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Can I eat a city pigeon?
February 13, 2009 8:44 PM   Subscribe

I live in Phoenix. There are all these pigeons around, including a flock that sits on my roof most days. It seems like I should be able to eat them once in a while. What would be some issues I might need to consider before doing that?

I'm specifically worried about whether disease is actually an issue, and also if there are laws about just grabbing free-range city critters and frying them up. There are probably other things I'm missing.
posted by TheManChild2000 to Food & Drink (30 answers total) 3 users marked this as a favorite
 
People eat pigeons in a lot of countries. Anthony Bourdain talks about this on the Egypt episode of No Reservations before he chows down on one.

You might want to check this out for basic info, if you haven't already. http://blog.wired.com/wiredscience/2008/07/does-pigeon-mea.html
posted by fructose at 8:54 PM on February 13, 2009


You would probably get a cruelty to animals charge against you so be discrete.
posted by Iron Rat at 8:55 PM on February 13, 2009


Eat the baby pigeons. They are called squab. And have been eaten for a very long time.
posted by JayRwv at 8:59 PM on February 13, 2009


Just for clarification, I'm not talking about any farm-raised bird. I'm assuming that restaurants selling squab get them from a bird farm.

And I've tried Googling this and come up with a lot of speculation, a lot of discussion about birds that were raised for food, and that Wired article all over the place... but no actual answers.
posted by TheManChild2000 at 9:05 PM on February 13, 2009


You may want to chat with the Pigeon Guy. Their comment on health:

There are over sixty bacterial diseases, viruses, funguses and parasites associated with pigeons. The most problematic for humans would be Histoplasmosis and Cryptococcus. In addition there are: Trichomonisasis, Encephalitis, Meningitis, Pasteurellosis, Blastomycosis, Sarcosporidiosias, Toxoplasmosis, Candidiasis, Lisreiosis, Vibriosis, Salmonella and Paratyphoid. The National Institute of Health has reported a potentially blinding eye condition that probably results from the fungus. In some areas such as parts of Illinois, up to 80% of the population is reported to have been infected at some point.

According to the Washington State DFW, pigeons are excluded from the Migratory Bird Act:

Their nests, eggs, young, and/or adults may be removed or destroyed at any time. No permit is required.

And generally what you find about pigeons indicates they are most often treated as a pest and so you have exterminators and wildlife removal services dealing with them. Trapping is probably fine, but of course any type of shooting in an urban area will be a no-no.
posted by dhartung at 9:23 PM on February 13, 2009 [1 favorite]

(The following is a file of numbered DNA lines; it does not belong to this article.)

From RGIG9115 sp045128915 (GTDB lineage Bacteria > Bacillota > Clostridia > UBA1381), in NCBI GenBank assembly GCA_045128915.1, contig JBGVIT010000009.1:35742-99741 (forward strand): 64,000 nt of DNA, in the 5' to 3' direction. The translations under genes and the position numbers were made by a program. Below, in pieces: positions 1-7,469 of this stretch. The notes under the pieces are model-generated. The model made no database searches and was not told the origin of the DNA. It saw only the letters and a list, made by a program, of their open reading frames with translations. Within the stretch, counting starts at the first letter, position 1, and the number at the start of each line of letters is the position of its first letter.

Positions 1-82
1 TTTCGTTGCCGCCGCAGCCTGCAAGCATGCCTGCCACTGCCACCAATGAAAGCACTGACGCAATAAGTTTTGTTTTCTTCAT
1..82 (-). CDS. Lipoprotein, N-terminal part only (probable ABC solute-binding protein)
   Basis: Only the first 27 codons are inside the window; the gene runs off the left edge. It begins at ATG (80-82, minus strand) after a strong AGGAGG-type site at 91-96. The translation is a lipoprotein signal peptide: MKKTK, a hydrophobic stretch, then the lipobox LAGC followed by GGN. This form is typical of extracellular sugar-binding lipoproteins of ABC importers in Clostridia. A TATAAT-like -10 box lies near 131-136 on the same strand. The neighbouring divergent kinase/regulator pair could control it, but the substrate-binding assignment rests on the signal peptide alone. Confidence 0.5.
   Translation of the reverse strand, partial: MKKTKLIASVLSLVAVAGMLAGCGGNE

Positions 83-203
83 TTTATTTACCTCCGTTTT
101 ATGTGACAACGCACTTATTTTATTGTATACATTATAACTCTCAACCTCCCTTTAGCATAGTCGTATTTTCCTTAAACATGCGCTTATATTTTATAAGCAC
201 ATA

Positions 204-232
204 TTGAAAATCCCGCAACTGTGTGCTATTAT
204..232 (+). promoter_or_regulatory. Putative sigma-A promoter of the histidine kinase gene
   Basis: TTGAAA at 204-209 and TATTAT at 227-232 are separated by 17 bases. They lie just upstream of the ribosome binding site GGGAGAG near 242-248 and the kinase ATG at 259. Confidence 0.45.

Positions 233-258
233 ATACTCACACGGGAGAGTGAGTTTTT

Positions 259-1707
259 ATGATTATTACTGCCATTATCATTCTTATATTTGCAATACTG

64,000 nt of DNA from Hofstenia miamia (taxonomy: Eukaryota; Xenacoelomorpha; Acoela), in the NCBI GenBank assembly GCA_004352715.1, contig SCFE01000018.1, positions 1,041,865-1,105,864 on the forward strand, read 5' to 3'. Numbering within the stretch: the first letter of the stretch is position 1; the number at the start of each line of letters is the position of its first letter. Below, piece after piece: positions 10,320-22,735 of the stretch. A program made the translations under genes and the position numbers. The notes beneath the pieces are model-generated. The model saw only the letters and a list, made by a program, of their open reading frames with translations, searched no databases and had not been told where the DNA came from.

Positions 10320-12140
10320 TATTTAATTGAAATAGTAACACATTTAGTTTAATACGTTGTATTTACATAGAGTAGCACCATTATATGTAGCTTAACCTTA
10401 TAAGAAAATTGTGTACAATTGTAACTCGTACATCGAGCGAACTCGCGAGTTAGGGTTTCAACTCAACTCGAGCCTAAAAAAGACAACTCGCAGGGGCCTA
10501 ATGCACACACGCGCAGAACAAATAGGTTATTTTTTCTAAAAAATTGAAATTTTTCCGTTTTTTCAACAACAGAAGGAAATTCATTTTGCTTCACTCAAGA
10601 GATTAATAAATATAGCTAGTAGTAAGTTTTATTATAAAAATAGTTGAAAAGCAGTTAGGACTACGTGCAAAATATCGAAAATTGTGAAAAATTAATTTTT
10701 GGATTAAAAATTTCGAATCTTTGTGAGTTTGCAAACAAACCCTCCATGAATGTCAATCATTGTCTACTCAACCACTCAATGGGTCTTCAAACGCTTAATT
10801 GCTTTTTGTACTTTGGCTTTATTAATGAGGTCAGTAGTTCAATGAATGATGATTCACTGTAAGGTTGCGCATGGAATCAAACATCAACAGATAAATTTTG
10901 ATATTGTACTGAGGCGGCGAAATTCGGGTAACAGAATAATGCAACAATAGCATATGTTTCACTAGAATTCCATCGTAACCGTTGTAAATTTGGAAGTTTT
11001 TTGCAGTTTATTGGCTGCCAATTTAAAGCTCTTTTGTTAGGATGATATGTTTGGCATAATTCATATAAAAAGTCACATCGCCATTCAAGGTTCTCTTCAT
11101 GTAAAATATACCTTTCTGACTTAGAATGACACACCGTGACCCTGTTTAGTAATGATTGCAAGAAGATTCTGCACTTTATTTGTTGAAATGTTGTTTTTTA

In addition to the fantastic array of hideous diseases listed by dhartung, bear in mind also that pigeons are frequently the target of major official poisoning campaigns. At least some universities have done this. Also, look up "arizona poisoning pigeons". The first hit is for a Maricopa county program from the '90s, another indicates that it is a legal and approved method of pigeon control in the state.
posted by George_Spiggott at 9:41 PM on February 13, 2009


I ate pigeon once while in China. It tasted like... like anything else, really.

Bang for your cluck, I'd just go to KFC if I were you.
posted by 2oh1 at 10:14 PM on February 13, 2009 [3 favorites]


In case my point wasn't clear, pigeons that eat the poison don't necessarily die; they can build up tolerances or live with accumulated sublethal amounts in their tissues. So just because a pigeon is alive when you find it doesn't mean it doesn't have something -- chemical or bacteriological -- that you don't want in you. And while cooking really well -- so well that you might as well be eating any overcooked bird for all the flavor you'll notice -- will kill most bacteria and render viruses inert (you hope) it won't get rid of poisons.
posted by George_Spiggott at 10:19 PM on February 13, 2009


I thought about this for a while pretty seriously. What finally put me off the idea was seeing them drink out of oil-slicked rain puddles on parking lots and in gutters. Just think of the chemicals stored in their body.

Source: my imagination and supposition
posted by salvia at 10:47 PM on February 13, 2009


They're called flying rats for a reason. They are dirty creatures. This sounds like a bad idea.
posted by gnutron at 11:22 PM on February 13, 2009


I would do it- just don't let some old busybody and their four-year-old see you nabbing a bird, and be sure to cook it very thoroughly.
posted by dunkadunc at 12:10 AM on February 14, 2009


Squab is delicious. But: eating CITY pigeons? No. Freaking. Way. Seriously, don't.

They're called flying rats for a reason. They are dirty creatures.
No animal is dirty in its natural environment. Pigeons are no exception.
posted by _dario at 12:29 AM on February 14, 2009


"Natural" is getting to be a pretty loaded word. We are a pigeon's natural habitat. They've thrived on human society. And they are dirty, because we're dirty. But then, dirty is what you make of it. A vulture sticking its head up a gazelle's ass in the middle of the desert to eat its soft gibblets... that's not dirty, right, that's "natural." But a pigeon who got pepsi all over it in the McDonald's dumpster... that's certainly dirty, right?

My point is you ought to consider what they live on (human refuse) and if that's something you want to eat. Our garbage can actually be pretty unsafe stuff to live on. The little flappers could be toxic to some degree eighteen different ways.
posted by scarabic at 1:06 AM on February 14, 2009 [1 favorite]


I would shy away from it. I knew someone who once ate a seagull in a fit of hunger and... Well, they didn't so much eat it, as have a bite and decide that they weren't that hungry after all. You see, they taste like what they eat. And they eat garbage.

I imagine that pigeons would be about the same. Health advisories (which I would treat seriously!) aside, I can't imagine them tasting like anything but disgusting.
posted by vernondalhart at 1:29 AM on February 14, 2009 [1 favorite]


I've eaten pigeon a few times. Delicious. But city pigeons are a different kettle of fish than the pigeons that you get in restaurants/butchers shops (wood pigeons).

Feral pigeons are known to carry some potentially quite serious bacterial diseases like salmonella and psittacosis. I don't think there have been many (any?) confirmed cases of humans contracting these diseases from city pigeons - but then not many people eat them.

To my mind the question totally depends on what your pigeons have been eating. In rural and semi-rural areas feral pigeons are probably no worse than their more appetising counterparts with a diet rich in grains/seeds. In the city though they'll have been eating discarded food (meat, bread, etc.): consequently, I bet they taste awful. If you do go ahead and eat any, make sure you cook 'em properly to kill the bacteria.